Unlike humans, dogs cannot produce Vitamin D in the skin and must rely on their diet for adequate intake. Good dietary sources of this oil-soluble vitamin include egg, sardine, liver, kidney, salmon, tuna, and cod liver oil. Please take note that not all fish oil for dogs provides a significant level of Vitamin D that cod liver oil does. Dried sardines are another good dietary source of Vitamin D. You pup will love this Freeze Dry Australia Whole Sardines Freeze Dried Cat & Dog Treats which is high in Vitamin D and omega-3 fatty acids.
Common signs of Vitamin D deficiency include lameness and poor mineralization of bone, rickets, lethargy, and loss of muscle mass.
When it comes to vitamin C, our pups have an advantage over us. They can make it themselves while we must get our Vitamin C from food. Even then, some dogs that are constantly exposed to stress; both physical and mental stress, will not be able to produce enough Vitamin C to sustain their health.
As an antioxidant, Vitamin C helps reduce inflammation and cognitive aging. Common signs of deficiency include bad breath, bleeding gums, and delayed wound healing. Vitamin C is a water-soluble vitamin. Dietary sources of Vitamin C for our dogs include spinach, kale, Swiss chard, watercress, broccoli, cauliflower, red bell pepper, blueberries, raspberries, Brussel sprouts, and even pineapple.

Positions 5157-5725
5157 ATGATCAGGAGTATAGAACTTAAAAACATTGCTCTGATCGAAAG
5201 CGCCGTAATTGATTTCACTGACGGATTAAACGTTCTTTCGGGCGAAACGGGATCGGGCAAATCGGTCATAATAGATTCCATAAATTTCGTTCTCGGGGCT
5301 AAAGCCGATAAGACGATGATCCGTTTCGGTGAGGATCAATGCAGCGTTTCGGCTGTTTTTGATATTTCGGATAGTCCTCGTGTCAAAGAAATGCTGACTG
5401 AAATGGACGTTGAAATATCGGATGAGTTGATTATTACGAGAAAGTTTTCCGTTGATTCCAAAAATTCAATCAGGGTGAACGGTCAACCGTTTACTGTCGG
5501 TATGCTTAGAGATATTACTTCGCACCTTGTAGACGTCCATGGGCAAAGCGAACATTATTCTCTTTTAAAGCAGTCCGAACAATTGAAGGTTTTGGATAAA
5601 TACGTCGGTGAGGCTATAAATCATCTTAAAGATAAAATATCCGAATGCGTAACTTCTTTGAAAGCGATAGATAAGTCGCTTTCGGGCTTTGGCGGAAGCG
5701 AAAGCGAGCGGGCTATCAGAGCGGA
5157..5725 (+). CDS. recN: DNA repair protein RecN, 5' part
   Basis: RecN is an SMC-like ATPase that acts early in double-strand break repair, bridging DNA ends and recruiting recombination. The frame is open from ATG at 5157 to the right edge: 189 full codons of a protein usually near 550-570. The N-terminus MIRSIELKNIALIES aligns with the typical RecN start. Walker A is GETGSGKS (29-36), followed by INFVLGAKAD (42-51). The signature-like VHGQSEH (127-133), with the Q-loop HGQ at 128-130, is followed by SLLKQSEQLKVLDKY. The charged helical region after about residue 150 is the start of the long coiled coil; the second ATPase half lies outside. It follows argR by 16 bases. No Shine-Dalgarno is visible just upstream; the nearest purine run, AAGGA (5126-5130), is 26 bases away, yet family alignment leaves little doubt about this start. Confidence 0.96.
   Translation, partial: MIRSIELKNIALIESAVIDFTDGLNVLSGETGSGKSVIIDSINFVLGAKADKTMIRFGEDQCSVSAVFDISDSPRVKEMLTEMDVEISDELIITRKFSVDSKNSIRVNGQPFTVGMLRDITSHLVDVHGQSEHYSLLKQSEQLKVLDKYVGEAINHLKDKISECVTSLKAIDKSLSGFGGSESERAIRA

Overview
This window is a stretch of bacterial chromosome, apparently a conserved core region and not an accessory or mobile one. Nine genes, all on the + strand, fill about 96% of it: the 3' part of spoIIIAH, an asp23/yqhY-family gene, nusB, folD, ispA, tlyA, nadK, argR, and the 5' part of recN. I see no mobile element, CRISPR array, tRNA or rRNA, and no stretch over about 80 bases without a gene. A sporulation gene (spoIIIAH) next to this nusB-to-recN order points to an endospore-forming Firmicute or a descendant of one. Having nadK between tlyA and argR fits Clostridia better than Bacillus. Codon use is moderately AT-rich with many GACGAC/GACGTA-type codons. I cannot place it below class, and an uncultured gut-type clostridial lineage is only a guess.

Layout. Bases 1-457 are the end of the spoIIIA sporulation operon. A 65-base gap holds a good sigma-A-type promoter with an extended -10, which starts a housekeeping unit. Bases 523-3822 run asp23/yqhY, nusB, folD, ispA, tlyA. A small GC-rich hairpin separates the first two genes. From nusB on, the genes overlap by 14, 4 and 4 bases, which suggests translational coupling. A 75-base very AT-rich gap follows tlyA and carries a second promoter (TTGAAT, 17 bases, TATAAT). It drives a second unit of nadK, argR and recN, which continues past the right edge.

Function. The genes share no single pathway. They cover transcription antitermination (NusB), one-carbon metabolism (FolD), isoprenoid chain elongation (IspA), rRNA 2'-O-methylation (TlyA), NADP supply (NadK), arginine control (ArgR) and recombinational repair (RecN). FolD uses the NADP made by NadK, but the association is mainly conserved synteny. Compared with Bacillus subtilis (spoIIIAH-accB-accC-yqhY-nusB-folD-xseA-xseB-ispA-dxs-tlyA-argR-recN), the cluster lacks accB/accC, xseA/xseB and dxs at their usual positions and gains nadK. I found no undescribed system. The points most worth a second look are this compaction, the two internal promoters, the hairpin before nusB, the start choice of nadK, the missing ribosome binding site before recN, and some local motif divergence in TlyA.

For dogs on a kibble diet, adding some fresh berries into your dogs’ meals can help to boost the Vitamin C level of their meals. Blueberries are especially good for dogs. Blueberries are low in calories and contain high amounts of vitamin C, fiber, and phytochemicals (naturally occurring anti-inflammatory compounds) that support your dog’s immune system.
An alternative to adding fresh fruits and vegetables to your dog’s kibble is to use a freeze-dried meal mixer containing organic fresh fruits and vegetables like this Stella & Chewy’s SuperBlends Meal Mixers - Cage-Free Duck Duck Goose Recipe Dog Food Mixer. Unlike the traditional hot-air dehydration process that will destroy most of the Vitamin C content, freeze-dried fruits and vegetables retain a good amount of Vitamin C.